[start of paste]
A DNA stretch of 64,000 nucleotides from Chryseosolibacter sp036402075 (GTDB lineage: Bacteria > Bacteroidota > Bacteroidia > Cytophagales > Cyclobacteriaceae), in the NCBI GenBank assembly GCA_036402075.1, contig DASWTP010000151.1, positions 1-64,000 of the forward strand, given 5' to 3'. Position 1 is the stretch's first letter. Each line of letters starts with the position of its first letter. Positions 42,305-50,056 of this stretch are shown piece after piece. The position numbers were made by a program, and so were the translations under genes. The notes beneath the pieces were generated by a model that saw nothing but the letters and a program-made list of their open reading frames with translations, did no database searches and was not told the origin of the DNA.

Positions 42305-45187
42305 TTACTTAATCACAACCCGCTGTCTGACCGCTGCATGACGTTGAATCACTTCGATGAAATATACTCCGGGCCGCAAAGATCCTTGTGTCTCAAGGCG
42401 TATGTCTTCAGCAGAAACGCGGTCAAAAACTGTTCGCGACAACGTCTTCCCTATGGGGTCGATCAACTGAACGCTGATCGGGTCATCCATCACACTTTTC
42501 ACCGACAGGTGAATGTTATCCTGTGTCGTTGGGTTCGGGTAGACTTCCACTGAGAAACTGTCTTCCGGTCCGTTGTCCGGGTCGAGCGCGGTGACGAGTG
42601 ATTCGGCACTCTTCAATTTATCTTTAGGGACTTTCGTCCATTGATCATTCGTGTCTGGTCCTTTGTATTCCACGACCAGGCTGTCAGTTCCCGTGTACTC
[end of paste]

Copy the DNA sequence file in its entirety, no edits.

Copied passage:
A DNA stretch of 64,000 nucleotides from Chryseosolibacter sp036402075 (GTDB lineage: Bacteria > Bacteroidota > Bacteroidia > Cytophagales > Cyclobacteriaceae), in the NCBI GenBank assembly GCA_036402075.1, contig DASWTP010000151.1, positions 1-64,000 of the forward strand, given 5' to 3'. Position 1 is the stretch's first letter. Each line of letters starts with the position of its first letter. Positions 42,305-50,056 of this stretch are shown piece after piece. The position numbers were made by a program, and so were the translations under genes. The notes beneath the pieces were generated by a model that saw nothing but the letters and a program-made list of their open reading frames with translations, did no database searches and was not told the origin of the DNA.

Positions 42305-45187
42305 TTACTTAATCACAACCCGCTGTCTGACCGCTGCATGACGTTGAATCACTTCGATGAAATATACTCCGGGCCGCAAAGATCCTTGTGTCTCAAGGCG
42401 TATGTCTTCAGCAGAAACGCGGTCAAAAACTGTTCGCGACAACGTCTTCCCTATGGGGTCGATCAACTGAACGCTGATCGGGTCATCCATCACACTTTTC
42501 ACCGACAGGTGAATGTTATCCTGTGTCGTTGGGTTCGGGTAGACTTCCACTGAGAAACTGTCTTCCGGTCCGTTGTCCGGGTCGAGCGCGGTGACGAGTG
42601 ATTCGGCACTCTTCAATTTATCTTTAGGGACTTTCGTCCATTGATCATTCGTGTCTGGTCCTTTGTATTCCACGACCAGGCTGTCAGTTCCCGTGTACTC